They show a diagram of two gravel containing cylinders 7 meters high and 8 meters in diameter, one at 500ºC and the other at -150ºC, and claim that the recoverable electrical energy is 30MWh. The electrical energy density is therefore:

Energy Density = 30,000,000Wh/[(2×7×pi×4^2 m^3)×1000 liters/m^3] = 42.6Wh/liter

This energy density is similar to the energy density of lead acid batteries. As a sanity check I will assume that the heat capacity per unit volume of the gravel containers is 0.55 times the heat capacity of water (The specific heat of rock is about 0.20 and the density of rock is 3 times that of water. I assume 10% airspace in the container.) Since water has a heat capacity of 1.16Wh/°C liter, gravel should have a heat capacity of 0.64Wh/°C liter. Therefore the thermal energy density of the storage system is given by:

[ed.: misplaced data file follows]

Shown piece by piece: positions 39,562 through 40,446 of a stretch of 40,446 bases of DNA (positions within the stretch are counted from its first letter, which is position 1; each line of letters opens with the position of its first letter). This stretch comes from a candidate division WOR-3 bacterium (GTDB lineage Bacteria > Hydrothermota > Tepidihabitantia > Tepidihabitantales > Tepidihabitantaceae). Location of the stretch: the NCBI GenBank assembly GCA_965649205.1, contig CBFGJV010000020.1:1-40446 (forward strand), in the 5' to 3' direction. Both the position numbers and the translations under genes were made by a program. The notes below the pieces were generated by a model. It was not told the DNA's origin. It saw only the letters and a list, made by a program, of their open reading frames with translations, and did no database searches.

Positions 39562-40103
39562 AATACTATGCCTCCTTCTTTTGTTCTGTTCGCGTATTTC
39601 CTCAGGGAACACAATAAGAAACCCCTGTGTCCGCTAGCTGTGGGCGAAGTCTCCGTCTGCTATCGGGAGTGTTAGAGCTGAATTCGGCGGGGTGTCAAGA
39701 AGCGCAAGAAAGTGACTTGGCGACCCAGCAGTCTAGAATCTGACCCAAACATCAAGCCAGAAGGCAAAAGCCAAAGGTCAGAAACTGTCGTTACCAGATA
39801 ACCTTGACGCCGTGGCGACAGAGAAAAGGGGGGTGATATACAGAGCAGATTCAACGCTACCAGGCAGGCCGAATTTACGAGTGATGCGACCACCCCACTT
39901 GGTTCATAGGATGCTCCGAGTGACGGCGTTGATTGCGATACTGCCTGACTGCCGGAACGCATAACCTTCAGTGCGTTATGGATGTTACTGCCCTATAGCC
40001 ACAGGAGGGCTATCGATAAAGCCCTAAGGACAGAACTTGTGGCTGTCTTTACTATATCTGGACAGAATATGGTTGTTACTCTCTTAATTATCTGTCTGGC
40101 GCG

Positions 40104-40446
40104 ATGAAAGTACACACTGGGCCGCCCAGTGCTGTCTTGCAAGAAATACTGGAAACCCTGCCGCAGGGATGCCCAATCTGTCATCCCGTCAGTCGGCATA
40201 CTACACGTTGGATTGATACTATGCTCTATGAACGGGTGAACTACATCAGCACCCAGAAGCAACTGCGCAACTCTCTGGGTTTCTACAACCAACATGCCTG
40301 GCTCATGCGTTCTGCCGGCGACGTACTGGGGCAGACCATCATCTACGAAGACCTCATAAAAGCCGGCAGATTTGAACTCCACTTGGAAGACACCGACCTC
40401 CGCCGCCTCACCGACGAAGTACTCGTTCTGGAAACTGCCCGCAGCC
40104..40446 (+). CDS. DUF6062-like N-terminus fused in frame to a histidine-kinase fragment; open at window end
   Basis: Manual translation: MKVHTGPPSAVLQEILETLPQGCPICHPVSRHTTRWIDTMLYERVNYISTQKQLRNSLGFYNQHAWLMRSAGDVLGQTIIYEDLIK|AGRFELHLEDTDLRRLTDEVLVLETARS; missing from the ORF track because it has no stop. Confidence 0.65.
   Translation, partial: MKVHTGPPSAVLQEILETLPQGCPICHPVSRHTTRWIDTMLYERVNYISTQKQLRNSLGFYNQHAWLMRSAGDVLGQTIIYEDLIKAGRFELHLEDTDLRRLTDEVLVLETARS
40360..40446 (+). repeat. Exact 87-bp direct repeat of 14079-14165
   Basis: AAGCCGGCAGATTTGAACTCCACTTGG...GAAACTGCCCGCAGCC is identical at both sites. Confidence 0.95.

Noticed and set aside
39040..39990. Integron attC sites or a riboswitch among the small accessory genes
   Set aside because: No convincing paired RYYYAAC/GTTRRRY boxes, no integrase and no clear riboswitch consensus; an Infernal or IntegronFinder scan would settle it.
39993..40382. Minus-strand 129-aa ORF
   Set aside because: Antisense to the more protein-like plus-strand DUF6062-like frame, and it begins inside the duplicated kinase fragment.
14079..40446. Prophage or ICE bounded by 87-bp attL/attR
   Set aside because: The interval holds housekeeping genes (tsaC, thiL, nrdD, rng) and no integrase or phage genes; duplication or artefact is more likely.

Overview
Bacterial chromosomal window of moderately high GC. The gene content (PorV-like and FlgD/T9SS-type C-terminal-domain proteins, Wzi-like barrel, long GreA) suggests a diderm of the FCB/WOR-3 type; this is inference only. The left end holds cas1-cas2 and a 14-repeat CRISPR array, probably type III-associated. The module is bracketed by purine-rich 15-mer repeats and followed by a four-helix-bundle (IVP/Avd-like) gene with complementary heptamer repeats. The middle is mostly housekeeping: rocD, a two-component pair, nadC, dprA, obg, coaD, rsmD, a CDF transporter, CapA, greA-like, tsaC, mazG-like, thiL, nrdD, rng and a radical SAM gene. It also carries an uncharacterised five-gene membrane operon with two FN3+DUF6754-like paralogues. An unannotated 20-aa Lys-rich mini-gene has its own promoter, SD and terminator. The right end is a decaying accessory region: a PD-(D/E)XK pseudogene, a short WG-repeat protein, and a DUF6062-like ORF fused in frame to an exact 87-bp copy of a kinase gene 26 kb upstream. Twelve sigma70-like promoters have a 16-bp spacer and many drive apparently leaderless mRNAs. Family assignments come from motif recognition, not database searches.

Energy Density = 0.5*0.64Wh/°C liter × 650°C = 208Wh/liter

In order to achieve the advertised electrical energy production 100×42.6/208 = 20.6% of the stored thermal energy must be converted into electricity.

The problem I see with this scheme is not the thermal storage per se (although good insulation will be required for extended storage times) but the heat pump itself. Clearly Isentropic is talking about an external combustion engine such as a Stirling engine or an Ericsson cycle engine. Both of these engine types were invented in the nineteenth century, and they have remained stubbornly uneconomical because the power to weight ratio and the efficiency of real implementations have remained low. If Isentropic has created an economical and efficient version of one of these engines then they have accomplished a great engineering feat. Personally, however, I have filed their claims under the heading "If it sounds too good to be true then it probably is". I hope that they prove me wrong.

September 13, 2009 Energy Storage News

rogerkb [at] energystoragenews [dot] com